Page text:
Publication date: 02 Sep 20 |
Source: THE TAX INSTITUTE
SYDNEY, 2 September 2020: With the superannuation guarantee amnesty deadline looming fast, businesses are still hoping for a much-needed extension to the amnesty, said The Tax Institute.
The superannuation guarantee amnesty allows employers to self-correct historical superannuation guarantee shortfalls for the period from 1 July 1992 to 31 March 2018 without harsh penalties being applied.
The Tax Institute, together with the other professional bodies, has strongly advocated for an extension of the amnesty.
“The Tax Institute has repeatedly called for a six-month extension of the deadline, to 7 March 2021. The amnesty became law on 6 March 2020 but the additional six months in which employers could come forward has unfortunately coincided with the impact of the COVID-19 pandemic. Given the adverse impacts caused by COVID-19, it seems illogical and unreasonable to maintain the 7 September 2020 deadline. We urge the Government to allow employers more time to come forward,” said Senior Advocate Robyn Jacobson, CTA.
The Tax Institute has highlighted the point that many businesses are under significant pressure due to managing JobKeeper payments, adapting to working from home arrangements, dealing with staff downsizing and other challenging issues arising as a result of COVID-19. Accountants and advisers have been under enormous pressure to help deliver the government’s JobKeeper and Cash Flow Boost assistance to their clients which has pushed work on the amnesty to one side.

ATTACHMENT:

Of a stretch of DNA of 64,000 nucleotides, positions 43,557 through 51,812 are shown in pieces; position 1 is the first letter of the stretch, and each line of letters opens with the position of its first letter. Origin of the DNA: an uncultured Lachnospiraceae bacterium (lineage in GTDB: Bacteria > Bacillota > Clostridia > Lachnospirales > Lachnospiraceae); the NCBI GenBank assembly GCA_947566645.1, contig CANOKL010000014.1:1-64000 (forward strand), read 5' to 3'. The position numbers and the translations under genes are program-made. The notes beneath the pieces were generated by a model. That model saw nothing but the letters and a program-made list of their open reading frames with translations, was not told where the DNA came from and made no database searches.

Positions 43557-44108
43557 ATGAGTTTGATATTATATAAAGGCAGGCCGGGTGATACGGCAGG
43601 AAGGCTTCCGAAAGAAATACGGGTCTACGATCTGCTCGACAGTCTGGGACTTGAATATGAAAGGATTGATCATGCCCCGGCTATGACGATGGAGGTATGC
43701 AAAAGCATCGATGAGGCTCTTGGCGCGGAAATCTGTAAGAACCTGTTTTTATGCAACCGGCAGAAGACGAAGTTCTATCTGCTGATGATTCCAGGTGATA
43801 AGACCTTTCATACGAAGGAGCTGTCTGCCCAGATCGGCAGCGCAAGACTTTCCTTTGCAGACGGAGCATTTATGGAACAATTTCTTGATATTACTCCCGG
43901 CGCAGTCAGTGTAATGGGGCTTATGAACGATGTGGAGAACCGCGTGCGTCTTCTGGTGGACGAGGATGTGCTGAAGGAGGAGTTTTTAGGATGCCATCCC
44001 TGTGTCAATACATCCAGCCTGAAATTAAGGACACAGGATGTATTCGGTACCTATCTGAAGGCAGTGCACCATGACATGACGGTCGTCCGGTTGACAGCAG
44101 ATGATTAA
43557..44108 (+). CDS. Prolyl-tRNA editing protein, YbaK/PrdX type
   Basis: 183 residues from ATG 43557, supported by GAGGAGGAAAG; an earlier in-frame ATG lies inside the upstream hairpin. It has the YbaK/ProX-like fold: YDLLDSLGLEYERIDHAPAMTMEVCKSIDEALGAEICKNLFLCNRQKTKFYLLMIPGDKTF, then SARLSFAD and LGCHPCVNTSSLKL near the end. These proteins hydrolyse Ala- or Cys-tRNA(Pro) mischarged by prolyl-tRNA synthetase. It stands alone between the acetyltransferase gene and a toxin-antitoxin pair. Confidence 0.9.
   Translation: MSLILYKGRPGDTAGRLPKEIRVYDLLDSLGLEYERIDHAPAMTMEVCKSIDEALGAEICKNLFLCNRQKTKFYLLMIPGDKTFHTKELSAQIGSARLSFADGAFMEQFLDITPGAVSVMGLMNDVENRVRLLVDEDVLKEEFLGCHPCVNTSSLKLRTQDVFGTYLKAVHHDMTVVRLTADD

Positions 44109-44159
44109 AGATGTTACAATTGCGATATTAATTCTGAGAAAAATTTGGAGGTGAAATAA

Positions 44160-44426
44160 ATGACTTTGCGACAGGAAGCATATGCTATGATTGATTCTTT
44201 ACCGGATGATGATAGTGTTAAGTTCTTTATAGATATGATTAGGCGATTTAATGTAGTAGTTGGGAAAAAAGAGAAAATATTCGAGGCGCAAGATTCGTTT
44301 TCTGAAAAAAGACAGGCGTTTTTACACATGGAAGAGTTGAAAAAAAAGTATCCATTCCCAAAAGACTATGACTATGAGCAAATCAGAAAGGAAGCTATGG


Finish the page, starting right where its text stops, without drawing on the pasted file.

“The current Stage 4 restrictions in Victoria highlight the issues with the deadline. The restrictions are preventing the collection and sharing of physical payroll records which are typically archived at currently inaccessible offices or off-site third-party storage areas. Without such records, it is impossible for some employers to determine whether there are any shortfalls as far back as 1992 and therefore a need to claim the amnesty,” said Robyn.
Determining superannuation guarantee shortfalls is a complex and time consuming task. Qualified personnel are needed to identify and calculate historical superannuation shortfalls. Determining when an employer has an obligation to pay super often requires professional expertise as SGC extends beyond the usual employment arrangements to include certain contractors and other workers.
The Tax Institute has also strongly advocated for changes to the penalty regime in relation to the superannuation guarantee system.
“These draconian penalties have the effect of actively discouraging employers to come forward as the consequences can be horrendous. An employer who pays just one day late is treated the same as an employer who never pays super. This is why the amnesty has been so desperately needed,” said Robyn.
“The fact that the penalties for non-compliance with the superannuation guarantee system are so onerous they can place an employer in an insolvent position forcing a liquidation, administration or bankruptcy is reason enough to allow more time to apply for the amnesty. We should be assisting businesses to get back on their feet rather than pushing them towards collapse.”
For more information, please contact:
Kelly Emmerton – Media Contact, The Tax Institute
firstname.lastname@example.org 02 8223 0029
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